In Kleiman v. Equable Ascent, 2013 WL 49754 (C.D.Cal. 2013), Judge Snyder allowed an FDCPA-telephonic harassment claim to proceed as adequately pleaded.

Defendant’s argument that plaintiff must allege the exact time debt collection phone calls occurred and the names of the individuals who made the calls appears to rest on the mistaken assumption that the heightened pleading standards of Federal Rule of Civil Procedure 9(b) apply in this case. Rule 9(b), however, only applies to claims that sound in fraud, and hence applies to none of plaintiff’s claims. Vess v. Ciba–Geigy Corp. U.S.A., 317 F.3d 1097, 1103–04 (9th Cir.2003). In fact, even where a complaint does allege claims sounding in fraud, the Ninth Circuit has held that it is unfair to expect consumers to remember the names of all the corporate employees with whom they interacted. See Odom v. Microsoft Corp., 486 F.3d 541, 554—555 (9th Cir.2007). The fact that plaintiff has not precisely identified the who, what, where, when, and how of the allegedly harassing phone calls therefore provides no reason to dismiss her claims.

Judge Snyder found the invasion of privacy claim, however, to be inadequately pleaded.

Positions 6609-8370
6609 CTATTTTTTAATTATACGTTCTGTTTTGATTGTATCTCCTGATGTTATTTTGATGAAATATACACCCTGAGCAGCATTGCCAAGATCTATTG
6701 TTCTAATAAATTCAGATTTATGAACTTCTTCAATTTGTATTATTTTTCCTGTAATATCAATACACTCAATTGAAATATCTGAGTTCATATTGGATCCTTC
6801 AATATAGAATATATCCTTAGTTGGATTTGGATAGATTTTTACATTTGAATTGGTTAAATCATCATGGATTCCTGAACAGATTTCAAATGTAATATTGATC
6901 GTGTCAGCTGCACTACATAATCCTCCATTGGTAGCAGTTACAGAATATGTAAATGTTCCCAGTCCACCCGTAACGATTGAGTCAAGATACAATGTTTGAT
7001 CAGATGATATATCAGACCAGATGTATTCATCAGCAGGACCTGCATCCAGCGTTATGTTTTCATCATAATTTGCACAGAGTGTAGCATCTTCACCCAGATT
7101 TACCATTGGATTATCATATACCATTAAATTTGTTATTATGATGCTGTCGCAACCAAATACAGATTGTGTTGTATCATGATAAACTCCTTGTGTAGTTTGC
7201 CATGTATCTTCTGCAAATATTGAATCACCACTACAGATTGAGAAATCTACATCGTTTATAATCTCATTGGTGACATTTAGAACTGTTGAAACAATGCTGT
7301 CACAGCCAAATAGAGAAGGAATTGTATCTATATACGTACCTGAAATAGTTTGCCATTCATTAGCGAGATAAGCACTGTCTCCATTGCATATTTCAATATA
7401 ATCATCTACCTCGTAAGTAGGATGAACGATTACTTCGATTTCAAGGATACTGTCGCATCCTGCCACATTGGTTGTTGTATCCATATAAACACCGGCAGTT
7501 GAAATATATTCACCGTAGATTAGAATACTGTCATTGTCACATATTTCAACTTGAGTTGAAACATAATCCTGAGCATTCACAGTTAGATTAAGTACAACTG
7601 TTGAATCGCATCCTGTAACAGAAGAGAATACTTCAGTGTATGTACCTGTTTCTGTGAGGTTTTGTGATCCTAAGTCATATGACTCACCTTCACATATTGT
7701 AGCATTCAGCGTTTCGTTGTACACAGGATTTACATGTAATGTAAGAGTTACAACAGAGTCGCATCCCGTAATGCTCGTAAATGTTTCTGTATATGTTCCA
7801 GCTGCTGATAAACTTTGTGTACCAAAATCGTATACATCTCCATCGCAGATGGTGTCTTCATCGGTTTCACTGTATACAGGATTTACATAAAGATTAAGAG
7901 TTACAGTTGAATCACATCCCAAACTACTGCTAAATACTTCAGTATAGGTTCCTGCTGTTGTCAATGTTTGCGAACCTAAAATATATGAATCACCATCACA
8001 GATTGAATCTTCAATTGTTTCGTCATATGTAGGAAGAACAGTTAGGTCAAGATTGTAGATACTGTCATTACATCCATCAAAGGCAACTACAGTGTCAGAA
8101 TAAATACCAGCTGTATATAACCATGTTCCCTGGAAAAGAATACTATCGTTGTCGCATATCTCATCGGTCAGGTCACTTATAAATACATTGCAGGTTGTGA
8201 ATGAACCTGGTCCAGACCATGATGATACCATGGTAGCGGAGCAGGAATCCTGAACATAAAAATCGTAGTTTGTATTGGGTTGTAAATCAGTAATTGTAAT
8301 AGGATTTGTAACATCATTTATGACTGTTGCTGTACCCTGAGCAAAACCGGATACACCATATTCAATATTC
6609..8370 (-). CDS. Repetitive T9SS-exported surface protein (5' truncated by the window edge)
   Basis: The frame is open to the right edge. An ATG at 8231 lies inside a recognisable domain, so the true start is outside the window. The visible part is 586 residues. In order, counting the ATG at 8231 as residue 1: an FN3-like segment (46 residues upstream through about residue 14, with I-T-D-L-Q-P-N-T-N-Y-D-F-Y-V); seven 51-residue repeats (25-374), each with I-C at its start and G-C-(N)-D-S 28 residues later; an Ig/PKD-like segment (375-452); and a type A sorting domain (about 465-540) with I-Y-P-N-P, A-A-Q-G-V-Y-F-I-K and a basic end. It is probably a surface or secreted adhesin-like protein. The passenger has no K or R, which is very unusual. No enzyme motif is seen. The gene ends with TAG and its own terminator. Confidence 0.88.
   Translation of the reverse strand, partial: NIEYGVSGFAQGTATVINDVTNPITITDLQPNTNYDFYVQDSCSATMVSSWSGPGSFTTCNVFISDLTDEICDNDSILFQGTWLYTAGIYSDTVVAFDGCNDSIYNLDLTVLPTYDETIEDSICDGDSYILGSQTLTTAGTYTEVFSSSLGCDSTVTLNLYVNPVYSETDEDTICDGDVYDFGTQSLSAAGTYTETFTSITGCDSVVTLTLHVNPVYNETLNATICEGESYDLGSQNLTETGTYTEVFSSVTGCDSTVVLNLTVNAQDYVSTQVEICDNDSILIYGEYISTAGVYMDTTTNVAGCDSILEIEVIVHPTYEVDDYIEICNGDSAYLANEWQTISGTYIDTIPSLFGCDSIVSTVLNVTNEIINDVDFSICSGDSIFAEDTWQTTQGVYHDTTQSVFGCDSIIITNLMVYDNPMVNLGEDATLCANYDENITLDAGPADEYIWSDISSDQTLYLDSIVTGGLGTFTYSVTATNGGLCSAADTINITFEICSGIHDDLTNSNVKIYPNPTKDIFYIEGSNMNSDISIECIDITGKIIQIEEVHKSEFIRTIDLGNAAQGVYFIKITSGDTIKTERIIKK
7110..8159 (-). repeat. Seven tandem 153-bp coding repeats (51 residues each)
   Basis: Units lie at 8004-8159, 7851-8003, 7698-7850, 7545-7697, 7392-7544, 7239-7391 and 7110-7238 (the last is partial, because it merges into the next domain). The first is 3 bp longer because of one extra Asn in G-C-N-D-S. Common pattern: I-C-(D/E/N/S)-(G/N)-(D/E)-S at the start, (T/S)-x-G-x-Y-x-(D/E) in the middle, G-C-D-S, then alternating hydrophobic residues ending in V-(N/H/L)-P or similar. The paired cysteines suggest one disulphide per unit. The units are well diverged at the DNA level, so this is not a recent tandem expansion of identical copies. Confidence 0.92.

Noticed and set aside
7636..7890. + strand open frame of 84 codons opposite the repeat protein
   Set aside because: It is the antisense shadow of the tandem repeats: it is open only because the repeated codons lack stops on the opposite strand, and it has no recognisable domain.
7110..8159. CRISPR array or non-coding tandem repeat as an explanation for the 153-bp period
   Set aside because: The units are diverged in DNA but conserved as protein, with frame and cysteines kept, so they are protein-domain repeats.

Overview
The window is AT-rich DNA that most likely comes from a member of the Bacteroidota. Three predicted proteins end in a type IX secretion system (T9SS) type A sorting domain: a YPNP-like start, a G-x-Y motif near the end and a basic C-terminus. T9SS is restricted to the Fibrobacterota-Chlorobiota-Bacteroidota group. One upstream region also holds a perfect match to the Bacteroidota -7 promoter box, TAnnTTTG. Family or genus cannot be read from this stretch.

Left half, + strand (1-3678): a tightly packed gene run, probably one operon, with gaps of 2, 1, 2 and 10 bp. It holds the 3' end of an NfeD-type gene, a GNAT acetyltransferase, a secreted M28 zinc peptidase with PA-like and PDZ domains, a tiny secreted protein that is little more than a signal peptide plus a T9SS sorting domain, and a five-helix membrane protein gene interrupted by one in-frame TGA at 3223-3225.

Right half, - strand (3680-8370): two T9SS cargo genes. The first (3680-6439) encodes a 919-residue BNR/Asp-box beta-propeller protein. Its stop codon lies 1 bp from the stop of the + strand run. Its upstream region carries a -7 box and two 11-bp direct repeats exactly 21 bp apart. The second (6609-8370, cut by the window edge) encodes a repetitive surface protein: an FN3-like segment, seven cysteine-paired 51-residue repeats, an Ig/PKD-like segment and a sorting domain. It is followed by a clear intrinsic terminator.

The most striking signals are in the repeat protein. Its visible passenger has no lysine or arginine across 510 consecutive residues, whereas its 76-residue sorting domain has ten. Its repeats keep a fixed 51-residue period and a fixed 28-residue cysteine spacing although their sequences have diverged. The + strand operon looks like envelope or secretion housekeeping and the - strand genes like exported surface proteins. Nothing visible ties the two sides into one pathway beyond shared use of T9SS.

The Restatement (Second) of Torts states that frequent and persistent debt collection telephone calls can satisfy the “highly offensive” requirement if the calls are made “with such persistence and frequency as to amount to a course of hounding the plaintiff.” Restatement (Second) of Torts § 652B, Comment d. Additionally, district courts in California have found that repeated debt collection phone calls can constitute invasion of privacy. See, e.g., Fausto v. Credigy Services Corp., 598 F.Supp.2d 1049, 1056 (N.D.Cal.2009). Here, however, plaintiff’s threadbare allegations that defendant “called plaintiff twice within a twenty-four hours period on numerous occasions” do not describe conduct that is “highly offen-sive” for purposes of the tort of invasion of privacy. See compl. ¶ 16. Plaintiff has not alleged that the content of her conversations with defendants was upsetting or annoying, nor has she even alleged that plaintiff answered the phone or was able to answer the phone when the calls were made, nor has she alleged that the calls were made within such a short period of time of one another that they became offensive. See Marseglia v. JP Morgan Chase Bank, 750 F.Supp.2d 1171, 1177—78 (S.D.Cal.2010). This case therefore contrasts with Fausto, where the plaintiff produced evidence that the content of the debt collec-tion phone calls was inappropriate, that the debt collectors did not identify themselves on the phone, and that the debt collectors would call immediately after the plaintiff hung up in order to make the phone ring repeatedly. Fausto, 598 F.Supp.2d at 1056. Therefore, the Court finds that the invasion of privacy claim should be dismissed, but that plaintiff should be given leave to amend her complaint to allege facts showing sufficiently offensive conduct related to repeated phone calls. There is no inconsistency in finding that plaintiff has stated a harassment claim under the FDCPA and Rosenthal act due to repeated phone calls but find-ing that plaintiff has not yet stated a claim for invasion of privacy based on the same allegations. While plaintiff must allege “highly offensive” conduct in order to state a claim for invasion of privacy, the FDCPA and Rosenthal act contain no comparable requirements. Instead, these statutes only require that phone calls occur “repeatedly or continuously with intent to annoy, abuse, or harass any person at the called number.” 15 U.S.C. § 1692d(5); see also Cal. Civ.Code § 1788.11 (similar). Other courts have reached the same conclusion. See, e.g., Stuart v. AR Resoucres, Inc., 2011 WL 904167, 3, 6 (E.D.Penn.2011).